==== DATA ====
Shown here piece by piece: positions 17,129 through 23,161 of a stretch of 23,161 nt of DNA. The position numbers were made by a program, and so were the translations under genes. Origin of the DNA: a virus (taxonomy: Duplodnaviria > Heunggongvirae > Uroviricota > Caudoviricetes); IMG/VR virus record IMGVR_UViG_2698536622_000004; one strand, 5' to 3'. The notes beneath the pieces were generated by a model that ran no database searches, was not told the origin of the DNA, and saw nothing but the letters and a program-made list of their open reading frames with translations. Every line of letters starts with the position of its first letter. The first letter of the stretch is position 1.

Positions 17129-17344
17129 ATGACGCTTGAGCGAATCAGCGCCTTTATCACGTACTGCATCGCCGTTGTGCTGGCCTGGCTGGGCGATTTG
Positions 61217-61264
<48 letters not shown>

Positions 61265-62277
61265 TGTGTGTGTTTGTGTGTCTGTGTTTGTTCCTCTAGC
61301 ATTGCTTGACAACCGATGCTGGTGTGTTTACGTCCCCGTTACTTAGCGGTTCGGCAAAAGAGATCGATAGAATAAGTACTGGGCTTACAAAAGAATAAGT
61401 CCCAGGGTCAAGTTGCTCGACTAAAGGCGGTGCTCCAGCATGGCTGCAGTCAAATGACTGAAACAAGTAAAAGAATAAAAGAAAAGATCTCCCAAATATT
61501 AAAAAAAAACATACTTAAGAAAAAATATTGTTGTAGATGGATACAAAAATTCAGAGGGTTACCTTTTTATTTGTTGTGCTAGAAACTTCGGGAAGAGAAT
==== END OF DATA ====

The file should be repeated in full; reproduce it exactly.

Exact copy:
Shown here piece by piece: positions 17,129 through 23,161 of a stretch of 23,161 nt of DNA. The position numbers were made by a program, and so were the translations under genes. Origin of the DNA: a virus (taxonomy: Duplodnaviria > Heunggongvirae > Uroviricota > Caudoviricetes); IMG/VR virus record IMGVR_UViG_2698536622_000004; one strand, 5' to 3'. The notes beneath the pieces were generated by a model that ran no database searches, was not told the origin of the DNA, and saw nothing but the letters and a program-made list of their open reading frames with translations. Every line of letters starts with the position of its first letter. The first letter of the stretch is position 1.

Positions 17129-17344
17129 ATGACGCTTGAGCGAATCAGCGCCTTTATCACGTACTGCATCGCCGTTGTGCTGGCCTGGCTGGGCGATTTG
Positions 61217-61264
<48 letters not shown>

Positions 61265-62277
61265 TGTGTGTGTTTGTGTGTCTGTGTTTGTTCCTCTAGC
61301 ATTGCTTGACAACCGATGCTGGTGTGTTTACGTCCCCGTTACTTAGCGGTTCGGCAAAAGAGATCGATAGAATAAGTACTGGGCTTACAAAAGAATAAGT
61401 CCCAGGGTCAAGTTGCTCGACTAAAGGCGGTGCTCCAGCATGGCTGCAGTCAAATGACTGAAACAAGTAAAAGAATAAAAGAAAAGATCTCCCAAATATT
61501 AAAAAAAAACATACTTAAGAAAAAATATTGTTGTAGATGGATACAAAAATTCAGAGGGTTACCTTTTTATTTGTTGTGCTAGAAACTTCGGGAAGAGAAT